In case you missed it, the finals of the men's and mixed doubles pickleball tournaments were held Monday at the Bill Heddles Recreation Center. Corey Elliott and Mike Watkins won the men's doubles league title, while Betty Garrett claimed the women's league title and Judy Fairchild was runner-up.
Fairchild and partner Brad Kolman defeated Corey Elliot and Michelle Clubb in a best-of-three series in mixed doubles, and faced Rich and Betty Garrett Monday afternoon for the title. Final results of that match were unavailable at press time.
"What is pickleball?" you ask. I asked the same question. Here's what I discovered: Pickleball players love the sport.
Pickleball, a cross between badminton and table tennis, remains somewhat obscure, but it's hardly a newcomer. The sport was invented on Bainbridge Island, Wash., in 1965. Then Congressman Joel Pritchard and wife Joan were hosting friends for a game of badminton, but had misplaced the shuttlecock. So they improvised with a whiffle ball.
They had a blast.
The name came from the "pickle boat" in crew, "where oarsmen were chosen from the leftovers of other boats." Players reminded Joan Pritchard of those poor leftover crew members, according to worldpickleball.com.
The Pritchards designed the court using the same dimensions as a badminton court but with a different layout, wrote the rules of the game, and designed a paddle. The sport's popularity continued to grow, albeit slowly.
According to the USA Pickleball Association, Pritchard built the first permanent pickleball court in his yard in 1967. In 1972, he formed a corporation to "protect the creation" of his sport. The first official tournament was held in 1976, and by 1990 pickleball had reached all 50 states.
Now it's reached western Colorado. In addition to league pickleball, Heddles hosted the last of a series of four tournaments in May. Grand Junction, Glenwood Springs and Montrose also hosted tournaments. People came from as far as Denver and Durango, said player Thomas Smith of Delta. Smith, an amputee, started playing about 14 months ago when Heddles fitness coordinator Gary West introduced the sport to the center. He liked it so much that he held a "Pickleball 101" workshop last fall.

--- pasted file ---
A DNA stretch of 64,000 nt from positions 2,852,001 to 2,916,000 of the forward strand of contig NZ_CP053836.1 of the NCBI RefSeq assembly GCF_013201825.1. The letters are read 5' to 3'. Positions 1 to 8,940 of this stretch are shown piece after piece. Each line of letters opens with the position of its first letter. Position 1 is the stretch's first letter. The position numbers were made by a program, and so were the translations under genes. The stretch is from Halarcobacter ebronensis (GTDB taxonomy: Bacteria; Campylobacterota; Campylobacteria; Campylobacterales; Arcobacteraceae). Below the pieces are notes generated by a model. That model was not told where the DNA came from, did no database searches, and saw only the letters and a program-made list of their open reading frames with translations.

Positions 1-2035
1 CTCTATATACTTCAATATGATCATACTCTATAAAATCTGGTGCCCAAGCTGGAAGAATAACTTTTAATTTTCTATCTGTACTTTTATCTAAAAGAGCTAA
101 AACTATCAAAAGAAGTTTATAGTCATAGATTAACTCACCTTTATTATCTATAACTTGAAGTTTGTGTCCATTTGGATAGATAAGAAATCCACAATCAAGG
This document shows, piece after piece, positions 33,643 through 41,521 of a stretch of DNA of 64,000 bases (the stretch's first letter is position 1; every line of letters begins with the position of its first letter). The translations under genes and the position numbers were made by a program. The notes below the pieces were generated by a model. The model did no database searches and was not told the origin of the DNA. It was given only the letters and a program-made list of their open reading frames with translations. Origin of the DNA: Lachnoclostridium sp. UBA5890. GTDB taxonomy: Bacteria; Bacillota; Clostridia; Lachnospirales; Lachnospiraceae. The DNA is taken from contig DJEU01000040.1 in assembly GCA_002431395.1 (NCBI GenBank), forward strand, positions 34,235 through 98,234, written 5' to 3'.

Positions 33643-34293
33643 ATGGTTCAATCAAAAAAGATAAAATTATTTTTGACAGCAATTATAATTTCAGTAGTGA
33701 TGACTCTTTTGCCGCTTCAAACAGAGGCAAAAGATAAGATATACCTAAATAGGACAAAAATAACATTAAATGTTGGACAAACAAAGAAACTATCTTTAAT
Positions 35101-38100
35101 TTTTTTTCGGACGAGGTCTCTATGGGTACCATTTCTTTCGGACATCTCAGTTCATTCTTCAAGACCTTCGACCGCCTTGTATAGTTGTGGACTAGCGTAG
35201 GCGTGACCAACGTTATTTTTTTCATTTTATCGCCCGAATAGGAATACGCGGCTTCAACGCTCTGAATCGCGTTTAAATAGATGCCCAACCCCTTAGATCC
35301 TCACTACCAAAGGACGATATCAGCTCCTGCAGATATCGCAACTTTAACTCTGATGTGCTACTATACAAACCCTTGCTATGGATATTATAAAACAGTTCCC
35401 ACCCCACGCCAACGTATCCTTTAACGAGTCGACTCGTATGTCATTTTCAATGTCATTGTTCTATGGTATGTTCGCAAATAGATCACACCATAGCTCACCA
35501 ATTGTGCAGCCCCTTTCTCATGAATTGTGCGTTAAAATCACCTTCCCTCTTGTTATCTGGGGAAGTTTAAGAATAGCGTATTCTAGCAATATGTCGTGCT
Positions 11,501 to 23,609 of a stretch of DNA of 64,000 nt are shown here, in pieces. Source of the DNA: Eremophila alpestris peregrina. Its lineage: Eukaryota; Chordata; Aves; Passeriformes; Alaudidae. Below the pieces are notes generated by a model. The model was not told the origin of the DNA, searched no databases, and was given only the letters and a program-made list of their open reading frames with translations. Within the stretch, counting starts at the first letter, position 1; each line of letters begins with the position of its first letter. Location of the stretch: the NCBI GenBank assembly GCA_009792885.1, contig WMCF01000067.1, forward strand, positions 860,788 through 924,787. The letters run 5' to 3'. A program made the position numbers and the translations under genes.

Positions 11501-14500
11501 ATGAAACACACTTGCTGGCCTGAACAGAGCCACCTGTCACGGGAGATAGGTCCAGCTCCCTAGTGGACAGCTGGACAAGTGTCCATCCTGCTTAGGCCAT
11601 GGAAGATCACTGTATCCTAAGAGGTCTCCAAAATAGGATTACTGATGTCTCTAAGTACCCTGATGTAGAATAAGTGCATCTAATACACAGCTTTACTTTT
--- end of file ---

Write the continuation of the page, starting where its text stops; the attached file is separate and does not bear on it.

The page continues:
"I call this 'micro-tennis,'" said Smith. "It makes more sense to people than 'pickleball.'"
Smith, 63, will also compete in the Western Colorado Senior Games in Grand Junction this Aug. 26-31. "It's high-level competition," said Smith, who will compete in both men's and mixed doubles. Tournaments will be held at Pineridge Park, where the club's courts are lined for pickleball.
Pickleball is spreading to recreation centers and schools across the country. It's gaining popularity very quickly, said Smith. At the upcoming 2013 Huntsman World Senior Games in St. George, Utah, registration is limited to the first 500 entries.
It's getting popular because it's a sport anyone can enjoy, said Smith. He not only loves the sport, he credits it for changing his life. The former director of The Blue Sage Center for the Arts in Paonia and a volunteer KVNF disc jockey, Smith lost his leg just below the knee due to complications from diabetes. He was unaware he was a diabetic, and didn't feel a small cut on his left foot. Infection set in and Smith, a veteran, checked into the Grand Junction VA Medical Center. There, he learned that, without treatment, he had about a week to live.
Now you might say he lives for the sport. Including skiing, kayaking, swimming, hiking and the other activities he's involved in, Smith said pickleball is "The best. I don't want anything to interfere with this."
But don't think this game, considered a low-impact sport, is just for seniors and the disabled. It can be as competitive as the individual. John and Judy McCoy of Delta played in the summer league. John also plays racquetball. "You have to hit it a lot harder than it looks," said John of the whiffle ball. And the ball can take off in any direction, or, with a spin, can bounce backwards. All of which makes it very challenging.